Thursday, July 28, 2011

The Red Light District of Waco

Photograph by David Houghton
    Sherri Knight and I were interviewed by J. B. Smith, a staff writer for the Waco Tribune-Herald's July 27, 2011, issue about our joint writing endeavor, The Oldest Profession in Texas: Waco's Legal Red Light District. This 380-page paperback (released in May) was the subject of Smith's excellent, in-depth article about "the Reservation," the name given to the red light district of Waco. "The Oldest Profession in Texas takes a nonjudgmental tone toward the Reservation era," Smith writes, "but Pylant said he thinks Waco's containment strategy for prostitution was a mistake that trapped hundreds of women in an underworld." 
    While the legalization of prostitution brought money into city offers, it did nothing to curb crime in the red light district. Reservation women were frequent victims of assault, robbery, arson, alcoholism, drug abuse, suicide, and murder. 
    We were also interviewed by Paul Romer about Reservation madam Cora McMahan for the Temple Daily Telegram. Romer's article then went nationwide on May 29, 2011, when it caught the attention of the Associated Press. Cora, not unlike other workers in the skin trade, took up with the wrong man. This led to her being ambushed and executed by a group of vigilantes in 1890.

Thursday, July 21, 2011

Bill Olds's Final Resting Place

     Murderer F. M. Snow's father-in-law, Bill Olds, garnered arrests for theft, forgery, and murder. Bad Bill's quite demise happened some years before his wife, daughter, and grandson became victims of his hatchet-happy son-in-law. When the aging Bill Olds became too infirm to pose a threat to relatives, he was forced to leave the family home. Having no income or anyone willing to care for him, Bill spent his remaining days at the Erath County Poor farm, an early welfare system. (The new edition of Blood Legacy includes a photograph of the old farmhouse.) Olds died there sometime between 1910 and 1919, and he was buried in one of the unmarked graves in the farm's cemetery near Smith Springs, Texas. Here's how that cemetery looks today. The heavy iron crosses that adorn each of the graves give an almost Gothic appearance to the thickly wooded burial ground.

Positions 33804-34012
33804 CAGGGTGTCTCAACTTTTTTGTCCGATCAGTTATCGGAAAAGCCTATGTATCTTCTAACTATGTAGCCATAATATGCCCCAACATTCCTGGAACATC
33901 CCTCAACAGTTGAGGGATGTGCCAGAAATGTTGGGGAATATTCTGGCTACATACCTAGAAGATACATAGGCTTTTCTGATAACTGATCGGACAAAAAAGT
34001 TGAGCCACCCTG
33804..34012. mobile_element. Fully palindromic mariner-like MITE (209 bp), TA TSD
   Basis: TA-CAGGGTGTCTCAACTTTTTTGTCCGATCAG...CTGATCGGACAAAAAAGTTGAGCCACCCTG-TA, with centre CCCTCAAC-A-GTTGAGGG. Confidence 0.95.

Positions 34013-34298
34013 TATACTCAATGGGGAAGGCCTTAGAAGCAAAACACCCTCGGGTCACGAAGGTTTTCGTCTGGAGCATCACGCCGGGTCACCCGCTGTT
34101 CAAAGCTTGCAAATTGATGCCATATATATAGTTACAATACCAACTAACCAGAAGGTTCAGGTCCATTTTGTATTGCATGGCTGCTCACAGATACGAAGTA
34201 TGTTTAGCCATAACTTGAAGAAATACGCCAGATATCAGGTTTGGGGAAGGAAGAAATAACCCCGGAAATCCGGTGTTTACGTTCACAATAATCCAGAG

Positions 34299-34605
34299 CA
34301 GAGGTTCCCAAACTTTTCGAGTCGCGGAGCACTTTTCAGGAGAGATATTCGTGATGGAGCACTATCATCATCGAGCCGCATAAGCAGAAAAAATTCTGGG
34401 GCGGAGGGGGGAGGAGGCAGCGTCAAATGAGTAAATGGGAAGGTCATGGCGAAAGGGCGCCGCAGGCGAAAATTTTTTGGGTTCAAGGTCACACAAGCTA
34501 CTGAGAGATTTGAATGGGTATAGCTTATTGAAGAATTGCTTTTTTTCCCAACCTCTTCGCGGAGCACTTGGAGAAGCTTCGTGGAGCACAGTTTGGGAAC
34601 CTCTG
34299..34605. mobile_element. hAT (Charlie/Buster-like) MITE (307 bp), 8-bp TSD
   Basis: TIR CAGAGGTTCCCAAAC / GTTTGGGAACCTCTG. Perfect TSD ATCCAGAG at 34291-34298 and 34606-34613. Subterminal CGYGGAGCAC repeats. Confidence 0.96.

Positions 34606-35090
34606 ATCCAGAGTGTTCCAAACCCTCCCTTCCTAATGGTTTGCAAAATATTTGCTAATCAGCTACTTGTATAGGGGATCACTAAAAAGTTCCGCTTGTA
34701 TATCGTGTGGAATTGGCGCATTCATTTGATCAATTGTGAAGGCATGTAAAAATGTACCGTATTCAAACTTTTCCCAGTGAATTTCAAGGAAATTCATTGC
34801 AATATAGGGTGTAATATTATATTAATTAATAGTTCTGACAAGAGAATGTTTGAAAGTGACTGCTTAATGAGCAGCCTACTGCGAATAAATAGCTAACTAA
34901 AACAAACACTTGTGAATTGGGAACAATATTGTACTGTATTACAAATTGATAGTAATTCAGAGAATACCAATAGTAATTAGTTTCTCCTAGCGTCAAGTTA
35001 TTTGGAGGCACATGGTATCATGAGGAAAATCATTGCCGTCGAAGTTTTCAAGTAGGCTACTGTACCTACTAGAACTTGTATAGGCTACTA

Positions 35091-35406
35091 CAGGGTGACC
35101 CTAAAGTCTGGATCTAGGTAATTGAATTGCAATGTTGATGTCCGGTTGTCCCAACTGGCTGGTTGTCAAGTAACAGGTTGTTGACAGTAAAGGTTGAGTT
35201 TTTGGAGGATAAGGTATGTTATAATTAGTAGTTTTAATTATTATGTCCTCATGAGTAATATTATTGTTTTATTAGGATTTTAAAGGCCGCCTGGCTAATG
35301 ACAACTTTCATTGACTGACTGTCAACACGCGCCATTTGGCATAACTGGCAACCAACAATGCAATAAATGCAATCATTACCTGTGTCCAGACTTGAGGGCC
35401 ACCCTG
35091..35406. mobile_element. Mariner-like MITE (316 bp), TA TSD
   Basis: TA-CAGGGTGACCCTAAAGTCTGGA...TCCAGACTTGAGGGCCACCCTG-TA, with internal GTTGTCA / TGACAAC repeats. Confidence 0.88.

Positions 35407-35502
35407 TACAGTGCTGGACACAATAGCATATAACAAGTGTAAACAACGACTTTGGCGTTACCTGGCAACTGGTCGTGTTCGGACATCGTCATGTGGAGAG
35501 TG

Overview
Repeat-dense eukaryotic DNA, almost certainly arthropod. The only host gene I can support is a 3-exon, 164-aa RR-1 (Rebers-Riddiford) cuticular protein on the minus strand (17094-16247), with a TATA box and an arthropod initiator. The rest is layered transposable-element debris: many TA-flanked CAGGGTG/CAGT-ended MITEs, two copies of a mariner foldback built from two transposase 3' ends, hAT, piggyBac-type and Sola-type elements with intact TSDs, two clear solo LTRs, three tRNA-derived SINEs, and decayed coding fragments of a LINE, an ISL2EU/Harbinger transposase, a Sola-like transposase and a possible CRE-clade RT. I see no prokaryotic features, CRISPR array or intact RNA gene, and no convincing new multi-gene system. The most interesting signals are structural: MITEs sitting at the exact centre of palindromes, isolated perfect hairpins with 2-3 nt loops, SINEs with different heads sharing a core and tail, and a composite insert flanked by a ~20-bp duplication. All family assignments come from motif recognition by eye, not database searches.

Tuesday, July 19, 2011

Alabama Man Finds Roots in "Blood Legacy" -- and changes his name

     The May-June 2011 issue of Family Chronicle includes a three-page feature, "So You're Related to An Axe Murderer," about the re-release of my first true-crime volume, Blood Legacy. "How would you react to finding an axe murderer in your family tree?" I asked in the article. 
     Just as that issue went to press, my question was answered, albeit coincidentally, in a newspaper article.
     A story in The Arab Tribune, May 27, tells of Rick Kirby, an Alabama man stationed in Afghanistan, whose early life is described as a "war zone." His wife, while digging into the roots of his family tree, discovered a dark history. "His grandmother is depicted as the killer in the true-crime book Blood Legacy: The True Story of the Snow Axe Murders by James Pylant," wrote reporter David Moore. "After that," writes Moore, "Kirby changed his last name to what it is today."
     Rick Kirby, however, can count many kind, wonderful people among his living relatives. In researching and writing Blood Legacy, I encountered some two dozen people who share a family connection to those involved in the saga of the Snow murders. "Far removed from the tragedy of past generations," as I wrote in Blood Legacy, "they are baffled at how violence became so entrenched in the lives of their ancestors."